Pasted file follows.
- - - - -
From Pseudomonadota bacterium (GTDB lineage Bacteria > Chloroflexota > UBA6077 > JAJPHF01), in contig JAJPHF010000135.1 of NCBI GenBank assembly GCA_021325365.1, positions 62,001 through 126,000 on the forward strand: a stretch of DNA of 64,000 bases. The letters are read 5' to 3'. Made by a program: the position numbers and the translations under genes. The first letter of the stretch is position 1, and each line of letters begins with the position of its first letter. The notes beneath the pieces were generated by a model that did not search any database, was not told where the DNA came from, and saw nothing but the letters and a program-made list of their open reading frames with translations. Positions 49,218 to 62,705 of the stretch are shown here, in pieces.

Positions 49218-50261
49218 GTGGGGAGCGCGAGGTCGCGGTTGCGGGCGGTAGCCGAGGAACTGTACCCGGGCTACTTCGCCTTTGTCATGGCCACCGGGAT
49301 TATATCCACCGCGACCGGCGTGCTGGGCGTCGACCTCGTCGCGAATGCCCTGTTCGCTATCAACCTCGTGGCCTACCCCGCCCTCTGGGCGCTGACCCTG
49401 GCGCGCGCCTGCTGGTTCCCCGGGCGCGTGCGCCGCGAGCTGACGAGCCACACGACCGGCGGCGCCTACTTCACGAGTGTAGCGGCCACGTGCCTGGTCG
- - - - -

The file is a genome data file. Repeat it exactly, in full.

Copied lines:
From Pseudomonadota bacterium (GTDB lineage Bacteria > Chloroflexota > UBA6077 > JAJPHF01), in contig JAJPHF010000135.1 of NCBI GenBank assembly GCA_021325365.1, positions 62,001 through 126,000 on the forward strand: a stretch of DNA of 64,000 bases. The letters are read 5' to 3'. Made by a program: the position numbers and the translations under genes. The first letter of the stretch is position 1, and each line of letters begins with the position of its first letter. The notes beneath the pieces were generated by a model that did not search any database, was not told where the DNA came from, and saw nothing but the letters and a program-made list of their open reading frames with translations. Positions 49,218 to 62,705 of the stretch are shown here, in pieces.

Positions 49218-50261
49218 GTGGGGAGCGCGAGGTCGCGGTTGCGGGCGGTAGCCGAGGAACTGTACCCGGGCTACTTCGCCTTTGTCATGGCCACCGGGAT
49301 TATATCCACCGCGACCGGCGTGCTGGGCGTCGACCTCGTCGCGAATGCCCTGTTCGCTATCAACCTCGTGGCCTACCCCGCCCTCTGGGCGCTGACCCTG
49401 GCGCGCGCCTGCTGGTTCCCCGGGCGCGTGCGCCGCGAGCTGACGAGCCACACGACCGGCGGCGCCTACTTCACGAGTGTAGCGGCCACGTGCCTGGTCG